Friday, July 2, 2010

Market Update – The SP500 has been down now for 9 of the last 10 sessions “buyers are no where to be seen” $SPY

The Bank of England in Threadneedle Street, Lo...

  • Market Update – equities extended their decline this week, w/the sp500 dropping ~5% (on back of last week’s ~3.6% decline), although late on Thurs and into Fri, it appeared like the worst of the selling pressure had been exhausted. 
  • The SP500 has been down now for 9 of the last 10 sessions (and 4 of those 9 days have been declines of more than 1%, inc. the 3.1% drubbing experienced on Tues June 29).  The big underlying catalyst behind the weakness has been a theme present in the marketplace for a couple weeks now but gaining more adherents every day – a concern that economic growth is quickly slowing and potentially heading for a “double dip”. 
  • US investors have endured a slew of economic readings coming in below consensus really since the May jobs report back on June 4 (when the private sector adds of just 41K badly missed St expectations of +180K; that 41K has subsequently been revised lower to +33K). 
  • Since that early June release, numbers gauging a wide range of activities have come in under the St view (inc. a bunch this week, like the June BLS report, US ISM, auto sales, factory orders, etc).  Housing has experienced a substantial drop-off in activity ever since the Apr tax credit expired. 
  • The China PMIs have dropped under St estimates for two consecutive months (inc. the June PMIs out this week).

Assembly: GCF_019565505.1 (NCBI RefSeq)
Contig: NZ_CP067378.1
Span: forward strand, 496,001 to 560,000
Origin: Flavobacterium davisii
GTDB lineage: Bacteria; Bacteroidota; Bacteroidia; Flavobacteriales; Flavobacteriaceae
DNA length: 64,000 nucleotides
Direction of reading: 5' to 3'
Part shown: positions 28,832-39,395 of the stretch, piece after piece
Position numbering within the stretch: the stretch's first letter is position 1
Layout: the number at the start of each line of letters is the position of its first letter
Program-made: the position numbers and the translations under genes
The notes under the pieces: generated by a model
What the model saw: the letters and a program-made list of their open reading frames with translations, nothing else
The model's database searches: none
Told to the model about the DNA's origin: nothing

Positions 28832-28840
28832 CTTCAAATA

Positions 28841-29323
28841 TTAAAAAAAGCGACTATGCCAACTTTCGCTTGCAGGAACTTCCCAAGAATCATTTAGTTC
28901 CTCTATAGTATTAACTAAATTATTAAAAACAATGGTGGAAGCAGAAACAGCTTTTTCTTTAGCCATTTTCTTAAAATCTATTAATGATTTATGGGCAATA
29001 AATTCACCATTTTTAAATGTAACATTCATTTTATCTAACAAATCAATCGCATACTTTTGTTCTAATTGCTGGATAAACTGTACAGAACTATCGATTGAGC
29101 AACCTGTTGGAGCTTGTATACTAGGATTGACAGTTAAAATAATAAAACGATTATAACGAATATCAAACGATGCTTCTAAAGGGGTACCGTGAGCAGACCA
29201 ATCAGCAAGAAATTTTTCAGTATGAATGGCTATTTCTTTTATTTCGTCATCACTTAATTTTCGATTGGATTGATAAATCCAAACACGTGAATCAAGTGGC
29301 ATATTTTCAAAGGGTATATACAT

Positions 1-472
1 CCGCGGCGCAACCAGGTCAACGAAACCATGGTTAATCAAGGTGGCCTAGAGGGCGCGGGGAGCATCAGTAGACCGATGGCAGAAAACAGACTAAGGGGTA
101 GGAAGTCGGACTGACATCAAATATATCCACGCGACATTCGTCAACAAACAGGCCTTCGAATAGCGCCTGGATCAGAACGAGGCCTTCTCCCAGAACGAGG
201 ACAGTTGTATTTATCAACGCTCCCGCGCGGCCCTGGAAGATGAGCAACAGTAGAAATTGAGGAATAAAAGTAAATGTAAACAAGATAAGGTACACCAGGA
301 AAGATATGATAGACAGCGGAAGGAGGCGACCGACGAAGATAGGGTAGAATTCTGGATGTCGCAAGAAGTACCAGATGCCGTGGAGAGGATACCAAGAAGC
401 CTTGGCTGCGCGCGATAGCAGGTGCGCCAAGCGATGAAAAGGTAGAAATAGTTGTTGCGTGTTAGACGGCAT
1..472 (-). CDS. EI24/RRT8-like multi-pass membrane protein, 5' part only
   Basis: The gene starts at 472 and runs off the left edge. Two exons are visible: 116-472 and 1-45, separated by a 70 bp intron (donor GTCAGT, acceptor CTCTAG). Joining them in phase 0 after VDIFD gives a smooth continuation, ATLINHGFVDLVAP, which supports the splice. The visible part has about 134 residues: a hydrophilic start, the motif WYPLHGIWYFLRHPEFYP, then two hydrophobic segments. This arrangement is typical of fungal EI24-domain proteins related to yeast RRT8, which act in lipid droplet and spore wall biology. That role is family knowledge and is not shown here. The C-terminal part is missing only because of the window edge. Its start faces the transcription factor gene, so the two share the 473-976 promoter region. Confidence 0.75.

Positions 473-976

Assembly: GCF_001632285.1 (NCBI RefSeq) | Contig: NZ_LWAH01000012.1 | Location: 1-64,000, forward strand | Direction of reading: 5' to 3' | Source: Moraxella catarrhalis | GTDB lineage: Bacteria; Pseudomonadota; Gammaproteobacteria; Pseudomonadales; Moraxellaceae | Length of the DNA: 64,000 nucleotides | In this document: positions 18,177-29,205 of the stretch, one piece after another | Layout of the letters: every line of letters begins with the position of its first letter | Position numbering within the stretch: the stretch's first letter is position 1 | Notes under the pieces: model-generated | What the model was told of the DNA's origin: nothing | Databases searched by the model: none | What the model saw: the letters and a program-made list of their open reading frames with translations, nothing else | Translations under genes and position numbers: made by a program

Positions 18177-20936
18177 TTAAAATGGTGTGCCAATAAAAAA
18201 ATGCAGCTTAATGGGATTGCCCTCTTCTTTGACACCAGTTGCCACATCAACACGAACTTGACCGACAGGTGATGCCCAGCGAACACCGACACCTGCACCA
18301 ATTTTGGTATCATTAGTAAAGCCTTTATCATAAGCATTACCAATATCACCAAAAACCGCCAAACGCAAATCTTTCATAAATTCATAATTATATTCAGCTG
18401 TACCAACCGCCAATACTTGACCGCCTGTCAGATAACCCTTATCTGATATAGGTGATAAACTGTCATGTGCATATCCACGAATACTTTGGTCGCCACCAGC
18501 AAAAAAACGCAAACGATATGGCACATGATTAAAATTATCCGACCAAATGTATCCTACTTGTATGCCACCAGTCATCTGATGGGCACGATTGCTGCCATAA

• The JPMorgan Global Manufacturing PMI is revealing signs that the “global IP boom is waning” and JPMorgan’s M Feroli cut his US GDP growth forecasts this week
  • The ECRI weekly leading index fell further this week (the latest reading was out Fri according to Reuters; you can see the index on Bloomberg under “ECRWWLI”).  While collectively these readings still reflect an economic expansion, investors are nervous about the steep loss of momentum (Paul Krugman’s “The Third Depression” article received a lot of attention this week.  Just as the world appears to have hit an economic speed bump, global fiscal and monetary policy is emphasizing contraction. 
  • On the former issue, the G20 leaders statement out over the weekend highlighted somewhat that was first articulated back at the G20 finance ministers gathering of a couple weeks ago – governments (esp. ones in Europe) are focused on trimming budget deficits lest they be attacked by the same vigilantes that have hurt Greece and others so much.  While the US continues to urge fiscal bodies to not withdraw support too quickly, their pleas are falling on deaf ears (and the US itself is having trouble keeping the fiscal spigots open as evidenced by the repeated failure of the Senate to pass unemployment benefit extensions, although this looks like it will happen once Congress returns from recess on Jul 12). 
  • On the Central Bank front, the expiration of the ECB’s 12-month tender this week amounted to an effective withdrawal of liquidity (one of the reasons why the euro was so strong) while its covered bond purchase program wrapped up w/o an extension.  The ECB has been slowing its pace of sovereign bond purchases and permitting peripheral spreads to drift wider (and the purchases it has been doing are being “sterilized”).  In London, there appears to be a rift emerging at the BOE, w/some calling for a more hawkish policy and M King increasingly isolated in his dovish view (something talked about in a DJ article Fri).  A couple Fed officials this week have commented that the current environment doesn’t warrant the resumption of asset purchases.  Meanwhile, lurking in the background of all this is the prospect of higher tax rates in the US once the Bush tax cuts expire in ’11. 
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